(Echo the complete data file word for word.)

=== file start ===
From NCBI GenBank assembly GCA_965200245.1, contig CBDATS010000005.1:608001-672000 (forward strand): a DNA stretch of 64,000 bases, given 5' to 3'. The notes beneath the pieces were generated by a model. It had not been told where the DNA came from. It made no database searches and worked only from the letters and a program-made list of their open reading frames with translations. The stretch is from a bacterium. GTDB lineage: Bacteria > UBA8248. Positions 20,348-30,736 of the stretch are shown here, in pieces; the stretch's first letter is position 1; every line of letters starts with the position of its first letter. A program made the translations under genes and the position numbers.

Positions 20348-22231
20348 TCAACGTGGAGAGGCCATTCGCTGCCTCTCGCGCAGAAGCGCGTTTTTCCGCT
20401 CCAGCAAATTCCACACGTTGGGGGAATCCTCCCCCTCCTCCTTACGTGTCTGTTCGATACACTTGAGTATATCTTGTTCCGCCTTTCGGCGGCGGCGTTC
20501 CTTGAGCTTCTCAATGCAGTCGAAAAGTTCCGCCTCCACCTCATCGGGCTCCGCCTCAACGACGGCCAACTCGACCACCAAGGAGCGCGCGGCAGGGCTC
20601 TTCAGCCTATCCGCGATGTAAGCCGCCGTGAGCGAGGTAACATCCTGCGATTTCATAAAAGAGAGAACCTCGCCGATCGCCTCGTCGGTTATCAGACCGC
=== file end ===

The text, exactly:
From NCBI GenBank assembly GCA_965200245.1, contig CBDATS010000005.1:608001-672000 (forward strand): a DNA stretch of 64,000 bases, given 5' to 3'. The notes beneath the pieces were generated by a model. It had not been told where the DNA came from. It made no database searches and worked only from the letters and a program-made list of their open reading frames with translations. The stretch is from a bacterium. GTDB lineage: Bacteria > UBA8248. Positions 20,348-30,736 of the stretch are shown here, in pieces; the stretch's first letter is position 1; every line of letters starts with the position of its first letter. A program made the translations under genes and the position numbers.

Positions 20348-22231
20348 TCAACGTGGAGAGGCCATTCGCTGCCTCTCGCGCAGAAGCGCGTTTTTCCGCT
20401 CCAGCAAATTCCACACGTTGGGGGAATCCTCCCCCTCCTCCTTACGTGTCTGTTCGATACACTTGAGTATATCTTGTTCCGCCTTTCGGCGGCGGCGTTC
20501 CTTGAGCTTCTCAATGCAGTCGAAAAGTTCCGCCTCCACCTCATCGGGCTCCGCCTCAACGACGGCCAACTCGACCACCAAGGAGCGCGCGGCAGGGCTC
20601 TTCAGCCTATCCGCGATGTAAGCCGCCGTGAGCGAGGTAACATCCTGCGATTTCATAAAAGAGAGAACCTCGCCGATCGCCTCGTCGGTTATCAGACCGC